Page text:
So far, the demand for Treasury securities from investors and other governments around the world has remained strong enough to hold down the interest rates that the United States must offer to sell them. Indeed, the government paid less interest on its debt this year than in 2008, even though it added almost $2 trillion in debt.
The government’s average interest rate on new borrowing last year fell below 1 percent. For short-term i.o.u.’s like one-month Treasury bills, its average rate was only sixteen-hundredths of a percent.
“All of the auction results have been solid,” said Matthew Rutherford, the Treasury’s deputy assistant secretary in charge of finance operations. “Investor demand has been very broad, and it’s been increasing in the last couple of years.”
The problem, many analysts say, is that record government deficits have arrived just as the long-feared explosion begins in spending on benefits under Medicare and Social Security. The nation’s oldest baby boomers are approaching 65, setting off what experts have warned for years will be a fiscal nightmare for the government.
“What a good country or a good squirrel should be doing is stashing away nuts for the winter,” said William H. Gross, managing director of the Pimco Group, the giant bond-management firm. “The United States is not only not saving nuts, it’s eating the ones left over from the last winter.”
The current low rates on the country’s debt were caused by temporary factors that are already beginning to fade. One factor was the economic crisis itself, which caused panicked investors around the world to plow their money into the comparative safety of Treasury bills and notes. Even though the United States was the epicenter of the global crisis, investors viewed Treasury securities as the least dangerous place to park their money.
On top of that, the Fed used almost every tool in its arsenal to push interest rates down even further. It cut the overnight federal funds rate, the rate at which banks lend reserves to one another, to almost zero. And to reduce longer-term rates, it bought more than $1.5 trillion worth of Treasury bonds and government-guaranteed securities linked to mortgages.
Those conditions are already beginning to change. Global investors are shifting money into riskier investments like stocks and corporate bonds, and they have been pouring money into fast-growing countries like Brazil and China.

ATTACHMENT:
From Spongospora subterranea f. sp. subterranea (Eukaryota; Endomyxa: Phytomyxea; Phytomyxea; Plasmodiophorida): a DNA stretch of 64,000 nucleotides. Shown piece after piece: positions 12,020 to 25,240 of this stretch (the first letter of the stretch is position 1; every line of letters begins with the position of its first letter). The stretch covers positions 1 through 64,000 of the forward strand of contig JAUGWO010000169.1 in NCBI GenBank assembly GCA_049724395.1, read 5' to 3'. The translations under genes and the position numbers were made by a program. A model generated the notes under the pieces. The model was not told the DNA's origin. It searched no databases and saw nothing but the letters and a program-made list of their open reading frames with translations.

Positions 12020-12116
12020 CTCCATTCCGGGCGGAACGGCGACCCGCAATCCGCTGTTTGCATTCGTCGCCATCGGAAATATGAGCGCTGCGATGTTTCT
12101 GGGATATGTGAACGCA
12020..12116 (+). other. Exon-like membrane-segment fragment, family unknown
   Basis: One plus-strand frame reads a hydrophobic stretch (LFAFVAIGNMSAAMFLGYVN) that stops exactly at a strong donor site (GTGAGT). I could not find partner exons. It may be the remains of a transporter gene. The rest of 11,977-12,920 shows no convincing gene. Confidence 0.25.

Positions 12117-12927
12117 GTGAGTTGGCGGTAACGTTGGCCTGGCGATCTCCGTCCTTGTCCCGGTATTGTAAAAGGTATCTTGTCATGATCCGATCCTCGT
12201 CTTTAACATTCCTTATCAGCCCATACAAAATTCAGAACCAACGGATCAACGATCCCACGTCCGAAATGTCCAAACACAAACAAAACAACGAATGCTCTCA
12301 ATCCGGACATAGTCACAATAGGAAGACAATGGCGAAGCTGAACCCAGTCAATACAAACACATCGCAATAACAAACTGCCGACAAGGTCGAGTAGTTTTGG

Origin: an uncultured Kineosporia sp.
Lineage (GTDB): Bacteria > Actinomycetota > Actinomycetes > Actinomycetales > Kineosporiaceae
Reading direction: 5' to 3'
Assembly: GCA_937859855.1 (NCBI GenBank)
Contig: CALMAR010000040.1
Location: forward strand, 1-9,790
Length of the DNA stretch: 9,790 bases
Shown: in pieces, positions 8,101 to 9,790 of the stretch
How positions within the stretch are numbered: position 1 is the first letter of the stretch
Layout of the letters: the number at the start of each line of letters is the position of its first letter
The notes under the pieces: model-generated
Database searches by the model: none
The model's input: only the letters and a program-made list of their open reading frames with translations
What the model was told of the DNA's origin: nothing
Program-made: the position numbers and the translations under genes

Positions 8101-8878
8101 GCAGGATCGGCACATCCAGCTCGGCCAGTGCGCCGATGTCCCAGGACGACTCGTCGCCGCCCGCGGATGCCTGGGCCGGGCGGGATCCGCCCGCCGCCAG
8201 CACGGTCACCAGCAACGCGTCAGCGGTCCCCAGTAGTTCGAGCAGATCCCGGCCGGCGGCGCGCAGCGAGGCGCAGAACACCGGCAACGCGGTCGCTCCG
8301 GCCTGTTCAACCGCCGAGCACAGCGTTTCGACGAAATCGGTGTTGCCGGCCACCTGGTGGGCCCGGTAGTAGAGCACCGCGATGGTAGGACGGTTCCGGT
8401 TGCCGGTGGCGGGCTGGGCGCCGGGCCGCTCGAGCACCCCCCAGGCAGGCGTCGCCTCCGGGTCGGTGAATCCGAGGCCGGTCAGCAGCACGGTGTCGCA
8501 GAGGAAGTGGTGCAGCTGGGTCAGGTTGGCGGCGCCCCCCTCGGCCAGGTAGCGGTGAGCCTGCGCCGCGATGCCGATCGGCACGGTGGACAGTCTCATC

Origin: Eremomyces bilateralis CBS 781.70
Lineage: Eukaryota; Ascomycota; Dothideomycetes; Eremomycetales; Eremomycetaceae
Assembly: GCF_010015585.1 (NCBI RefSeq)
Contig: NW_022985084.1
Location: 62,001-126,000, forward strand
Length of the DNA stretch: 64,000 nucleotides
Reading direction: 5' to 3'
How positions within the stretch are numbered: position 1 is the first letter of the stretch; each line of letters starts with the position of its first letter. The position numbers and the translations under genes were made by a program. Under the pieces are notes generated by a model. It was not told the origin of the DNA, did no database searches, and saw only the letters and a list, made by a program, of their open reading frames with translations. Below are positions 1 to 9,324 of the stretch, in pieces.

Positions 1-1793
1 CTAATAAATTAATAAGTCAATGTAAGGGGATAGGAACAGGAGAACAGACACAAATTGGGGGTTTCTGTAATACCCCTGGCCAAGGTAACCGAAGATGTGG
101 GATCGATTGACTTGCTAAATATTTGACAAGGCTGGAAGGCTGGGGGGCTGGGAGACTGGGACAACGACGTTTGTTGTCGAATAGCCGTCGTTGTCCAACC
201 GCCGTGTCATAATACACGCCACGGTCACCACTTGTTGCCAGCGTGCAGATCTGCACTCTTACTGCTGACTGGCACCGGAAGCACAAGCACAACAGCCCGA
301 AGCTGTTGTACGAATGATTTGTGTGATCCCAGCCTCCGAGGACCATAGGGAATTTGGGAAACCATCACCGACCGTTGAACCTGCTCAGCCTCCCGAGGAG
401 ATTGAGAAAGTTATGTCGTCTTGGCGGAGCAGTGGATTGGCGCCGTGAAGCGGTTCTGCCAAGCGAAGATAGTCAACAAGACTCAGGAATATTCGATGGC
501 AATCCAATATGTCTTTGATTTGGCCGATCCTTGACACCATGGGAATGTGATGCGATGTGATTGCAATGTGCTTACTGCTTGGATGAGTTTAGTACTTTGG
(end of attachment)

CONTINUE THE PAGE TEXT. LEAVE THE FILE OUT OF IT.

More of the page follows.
The Fed, meanwhile, is already halting its efforts at tamping down long-term interest rates. Fed officials ended their $300 billion program to buy up Treasury bonds last month, and they have announced plans to stop buying mortgage-backed securities by the end of next March.
Eventually, though probably not until at least mid-2010, the Fed will also start raising its benchmark interest rate back to more historically normal levels.
The United States will not be the only government competing to refinance huge debt. Japan, Germany, Britain and other industrialized countries have even higher government debt loads, measured as a share of their gross domestic product, and they too borrowed heavily to combat the financial crisis and economic downturn. As the global economy recovers and businesses raise capital to finance their growth, all that new government debt is likely to put more upward pressure on interest rates.
Even a small increase in interest rates has a big impact. An increase of one percentage point in the Treasury’s average cost of borrowing would cost American taxpayers an extra $80 billion this year — about equal to the combined budgets of the Department of Energy and the Department of Education.
But that could seem like a relatively modest pinch. Alan Levenson, chief economist at T. Rowe Price, estimated that the Treasury’s tab for debt service this year would have been $221 billion higher if it had faced the same interest rates as it did last year.